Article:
"The Utah Test and Training Range is
the only location in the United States where the F-22s can employ SDBs at speeds
and altitudes unique to the Raptor," said Maj. Wade Bridges, a U.S. Air
Force Reserve F-22 pilot assigned to the 302nd Fighter
The 3rd Wing F-22s that have the
upgraded increment 3.1 software, were able to drop the GBU-39 SDB. The GBU-39
SDB is a 250-pound precision-guided glide bomb that is intended to provide
aircraft with the ability to carry a higher number of bombs and to employ with
"The employment of the GBU-39s was
very successful," said Bridges. "The ammo and weapons personnel that built and
loaded the weapons did so with amazing professionalism and technical expertise.
They were evaluated during the entire process and received nothing but praise
for their work. The pilots who employed the weapons did an excellent job
delivering the weapons in a tactical environment. The entire process from
building to employing the weapons was a tremendous success resulting in 100
percent of the SDBs being released successfully."
This training event allowed for Total
Force Integration across the F-22 fleet. The 302nd Fighter Squadron led a Total
Force team from Joint Base Elmendorf-Richardson, Alaska. Pilots from both the
302nd and the 525th Fighter Squadrons and maintainers from the 3rd Maintenance
Group and the 477th Fighter Group filled the deployment roster, making it a true
Total Force effort from Alaska.
In addition to the Alaska-based
effort, pilots from the 199th and 19th Fighter Squadrons and their associated
maintainers participated in this Combat Hammer. This was the first time
operations and maintenance personnel from the 199th and 19th Fighter Squadrons,
stationed in Hawaii, have deployed.
"The successful deployment experience
and delivery of air-to-ground weapons is a major milestone for the Hawaiian
Raptor operations and maintenance team towards declaration of initial
operational capability," said Lt. Col. Robert Jackson, the 19th FS'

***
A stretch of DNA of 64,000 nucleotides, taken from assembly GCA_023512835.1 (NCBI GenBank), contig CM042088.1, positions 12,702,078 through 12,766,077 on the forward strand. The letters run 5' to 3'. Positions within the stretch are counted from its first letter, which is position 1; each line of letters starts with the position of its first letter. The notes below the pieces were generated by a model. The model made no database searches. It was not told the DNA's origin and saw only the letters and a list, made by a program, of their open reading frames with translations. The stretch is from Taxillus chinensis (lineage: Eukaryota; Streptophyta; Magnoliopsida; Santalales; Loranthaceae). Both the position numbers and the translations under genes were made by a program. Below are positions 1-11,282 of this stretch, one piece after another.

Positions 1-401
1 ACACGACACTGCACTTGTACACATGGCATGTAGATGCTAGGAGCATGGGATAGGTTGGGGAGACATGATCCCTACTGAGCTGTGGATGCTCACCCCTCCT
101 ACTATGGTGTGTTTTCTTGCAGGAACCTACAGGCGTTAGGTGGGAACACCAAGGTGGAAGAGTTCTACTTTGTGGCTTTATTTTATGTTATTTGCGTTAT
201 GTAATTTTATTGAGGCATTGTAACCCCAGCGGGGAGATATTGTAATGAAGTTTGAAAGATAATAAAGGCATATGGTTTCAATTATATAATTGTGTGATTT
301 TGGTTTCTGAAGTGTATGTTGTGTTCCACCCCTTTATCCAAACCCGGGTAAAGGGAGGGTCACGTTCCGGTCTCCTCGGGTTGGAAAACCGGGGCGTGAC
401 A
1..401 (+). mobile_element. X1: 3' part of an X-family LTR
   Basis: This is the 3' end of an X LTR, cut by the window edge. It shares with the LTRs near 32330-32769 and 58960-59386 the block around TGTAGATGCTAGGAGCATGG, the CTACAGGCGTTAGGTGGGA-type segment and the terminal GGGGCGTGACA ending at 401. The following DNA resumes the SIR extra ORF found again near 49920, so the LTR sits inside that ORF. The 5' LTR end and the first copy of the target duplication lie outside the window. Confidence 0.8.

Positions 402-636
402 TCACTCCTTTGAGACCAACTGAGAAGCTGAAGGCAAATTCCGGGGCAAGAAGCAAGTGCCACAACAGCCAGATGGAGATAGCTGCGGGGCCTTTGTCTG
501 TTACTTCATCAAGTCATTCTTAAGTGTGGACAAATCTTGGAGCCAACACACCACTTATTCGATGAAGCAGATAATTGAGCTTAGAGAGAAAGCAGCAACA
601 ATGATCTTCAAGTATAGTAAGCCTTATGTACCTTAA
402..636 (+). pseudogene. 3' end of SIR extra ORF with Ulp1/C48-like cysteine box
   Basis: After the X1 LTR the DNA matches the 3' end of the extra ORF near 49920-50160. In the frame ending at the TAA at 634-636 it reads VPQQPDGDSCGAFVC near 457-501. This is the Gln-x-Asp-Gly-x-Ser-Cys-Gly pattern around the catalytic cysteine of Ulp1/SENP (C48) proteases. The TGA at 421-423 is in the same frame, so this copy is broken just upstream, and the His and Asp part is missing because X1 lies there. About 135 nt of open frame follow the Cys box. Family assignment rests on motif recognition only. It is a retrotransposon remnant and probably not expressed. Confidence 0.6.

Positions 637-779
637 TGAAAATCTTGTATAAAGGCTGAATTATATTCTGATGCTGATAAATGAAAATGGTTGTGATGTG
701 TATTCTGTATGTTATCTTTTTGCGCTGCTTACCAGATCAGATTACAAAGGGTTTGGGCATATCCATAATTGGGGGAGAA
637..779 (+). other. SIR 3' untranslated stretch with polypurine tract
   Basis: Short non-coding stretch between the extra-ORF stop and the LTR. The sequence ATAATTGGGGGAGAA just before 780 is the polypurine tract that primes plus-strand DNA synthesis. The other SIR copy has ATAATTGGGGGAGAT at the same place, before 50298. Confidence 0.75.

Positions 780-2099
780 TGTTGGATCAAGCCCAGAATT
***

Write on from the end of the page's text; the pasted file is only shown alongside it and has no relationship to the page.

Send-off set for Military Police
A group of about 20 soldiers from the
383rd Military Police Detachment, of the U.S. Army Reserve, from Lakeland,
Fla., will be deployed on Monday, and it's hoped that folks will show
up to see them off.
Algeria's army kills 9 terrorism
Algerian news reports say government
forces have killed nine suspected terrorists including the leader of a group
accused of multiple attacks.
The state news agency APS says army
forces battled the suspected terrorists from Wednesday into Thursday in a
forested mountain region east of the capital city
Among the nine dead was Zemouri
Abdelamalek, also known as Abou Bakr, the leader of the Al-Arkam group who had
been hunted since 2010.
Weapons and other material were
captured during the mission, the army said.
New U.N. envoy for Syria
By Lisa Levine, News of the Force Tel
The new U.N. envoy to
Syria said today Damascus must realize the need for change is
"urgent" and "necessary."
Armed men claiming to be
Syrian rebels have kidnapped relatives of outspoken U.S.-based Middle East
expert Majid Rafizadeh, who says the captors are more likely to be militiamen
loyal to President Bashar al-Assad.
Rebels seized an air defense facility
and attacked a military airport in eastern Syria today, hitting back at an air
force which President al-Assad is increasingly relying on to crush his